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sign (n.)

early 13c., "gesture or motion of the hand," especially one meant to communicate something, from Old French signe "sign, mark," from Latin signum "identifying mark, token, indication, symbol; proof; military standard, ensign; a signal, an omen; sign in the heavens, constellation."

According to Watkins, literally "standard that one follows," from PIE *sekw-no-, from root *sekw- (1) "to follow." But de Vaan has it from PIE *sekh-no- "cut," from PIE root *sek- "to cut" He writes: "The etymological appurtenance to seco 'to cut' implies a semantic shift of *sek-no- 'what is cut out', 'carved out' > 'sign'." But he also also compares Hebrew sakkin, Aramaic sakkin "slaughtering-knife," and mentions a theory that "both words are probably borrowed from an unknown third source."

It has ousted native token. Meaning "a mark or device having some special importance" is recorded from late 13c.; that of "a miracle" is from c. 1300. Zodiacal sense in English is from mid-14c. Sense of "characteristic device attached to the front of an inn, shop, etc., to distinguish it from others" is first recorded mid-15c. Meaning "token or signal of some condition" (late 13c.) is behind sign of the times (1520s). In some uses, the word probably is a shortening of ensign. Sign language is recorded from 1847; earlier hand-language (1670s).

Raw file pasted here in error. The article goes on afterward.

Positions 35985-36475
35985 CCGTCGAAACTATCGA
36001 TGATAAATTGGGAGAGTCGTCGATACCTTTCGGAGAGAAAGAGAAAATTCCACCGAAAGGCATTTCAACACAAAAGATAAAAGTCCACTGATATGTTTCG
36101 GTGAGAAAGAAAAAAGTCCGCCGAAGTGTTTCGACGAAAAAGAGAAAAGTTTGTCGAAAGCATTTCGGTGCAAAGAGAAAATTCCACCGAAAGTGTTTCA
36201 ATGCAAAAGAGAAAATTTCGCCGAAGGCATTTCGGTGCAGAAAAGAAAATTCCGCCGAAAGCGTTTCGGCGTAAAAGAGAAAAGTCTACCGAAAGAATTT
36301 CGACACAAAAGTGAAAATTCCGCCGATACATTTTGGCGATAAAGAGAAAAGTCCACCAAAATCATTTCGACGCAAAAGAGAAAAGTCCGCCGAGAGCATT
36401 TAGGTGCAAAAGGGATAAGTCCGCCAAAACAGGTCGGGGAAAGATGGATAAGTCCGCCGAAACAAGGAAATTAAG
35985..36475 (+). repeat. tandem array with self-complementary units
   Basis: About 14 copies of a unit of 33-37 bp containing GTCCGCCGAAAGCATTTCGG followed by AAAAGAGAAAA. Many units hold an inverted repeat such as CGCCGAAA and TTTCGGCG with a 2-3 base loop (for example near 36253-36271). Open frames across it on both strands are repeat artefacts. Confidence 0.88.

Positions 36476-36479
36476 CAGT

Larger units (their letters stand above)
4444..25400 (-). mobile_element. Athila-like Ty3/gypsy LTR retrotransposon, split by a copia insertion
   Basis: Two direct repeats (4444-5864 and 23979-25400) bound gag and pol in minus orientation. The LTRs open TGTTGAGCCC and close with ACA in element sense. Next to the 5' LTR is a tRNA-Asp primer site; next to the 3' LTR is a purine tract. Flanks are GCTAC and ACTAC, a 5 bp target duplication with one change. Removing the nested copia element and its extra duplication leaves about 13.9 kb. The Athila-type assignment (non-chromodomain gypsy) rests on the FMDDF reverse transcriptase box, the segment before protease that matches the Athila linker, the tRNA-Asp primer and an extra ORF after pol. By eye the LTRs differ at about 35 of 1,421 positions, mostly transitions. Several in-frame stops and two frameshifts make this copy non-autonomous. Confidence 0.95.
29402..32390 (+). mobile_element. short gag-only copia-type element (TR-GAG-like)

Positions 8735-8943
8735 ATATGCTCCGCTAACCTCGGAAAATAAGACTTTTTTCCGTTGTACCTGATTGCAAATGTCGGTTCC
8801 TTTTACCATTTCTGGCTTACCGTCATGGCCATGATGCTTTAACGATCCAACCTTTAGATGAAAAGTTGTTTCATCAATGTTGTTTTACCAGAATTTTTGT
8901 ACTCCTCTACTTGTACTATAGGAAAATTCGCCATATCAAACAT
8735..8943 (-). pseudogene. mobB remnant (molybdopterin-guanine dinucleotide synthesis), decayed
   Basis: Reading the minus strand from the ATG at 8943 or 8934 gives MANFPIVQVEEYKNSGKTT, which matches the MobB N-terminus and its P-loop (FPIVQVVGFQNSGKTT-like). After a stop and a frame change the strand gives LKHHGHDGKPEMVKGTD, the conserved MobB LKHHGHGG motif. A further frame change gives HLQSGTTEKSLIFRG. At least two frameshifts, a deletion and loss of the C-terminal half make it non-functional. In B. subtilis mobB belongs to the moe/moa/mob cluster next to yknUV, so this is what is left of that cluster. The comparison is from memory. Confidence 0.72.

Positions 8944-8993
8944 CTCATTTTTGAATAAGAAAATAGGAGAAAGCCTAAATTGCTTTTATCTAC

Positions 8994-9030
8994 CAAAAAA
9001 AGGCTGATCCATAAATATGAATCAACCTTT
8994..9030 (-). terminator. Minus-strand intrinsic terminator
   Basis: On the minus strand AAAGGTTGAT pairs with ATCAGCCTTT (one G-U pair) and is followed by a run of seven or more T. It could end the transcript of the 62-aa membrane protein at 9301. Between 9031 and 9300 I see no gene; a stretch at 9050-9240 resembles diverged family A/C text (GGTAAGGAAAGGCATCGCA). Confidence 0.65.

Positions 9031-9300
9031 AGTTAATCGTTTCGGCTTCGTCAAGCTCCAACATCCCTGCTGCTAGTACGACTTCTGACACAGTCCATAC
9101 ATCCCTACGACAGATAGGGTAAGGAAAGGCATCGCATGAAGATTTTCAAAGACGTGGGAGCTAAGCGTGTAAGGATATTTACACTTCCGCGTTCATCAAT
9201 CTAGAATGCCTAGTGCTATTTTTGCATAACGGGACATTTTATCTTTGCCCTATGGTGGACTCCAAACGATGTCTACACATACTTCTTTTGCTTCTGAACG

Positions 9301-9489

sign (v.)

c. 1300, "to make the sign of the cross," from Old French signier "to make a sign (to someone); to mark," from Latin signare "to set a mark upon, mark out, designate; mark with a stamp; distinguish, adorn;" figuratively "to point out, signify, indicate," from signum "identifying mark, sign" (see sign (n.)). Sense of "to mark, stamp" is attested from mid-14c.; that of "to affix one's name" is from late 15c. Meaning "to communicate by hand signs" is recorded from 1700. Related: Signed; signing.

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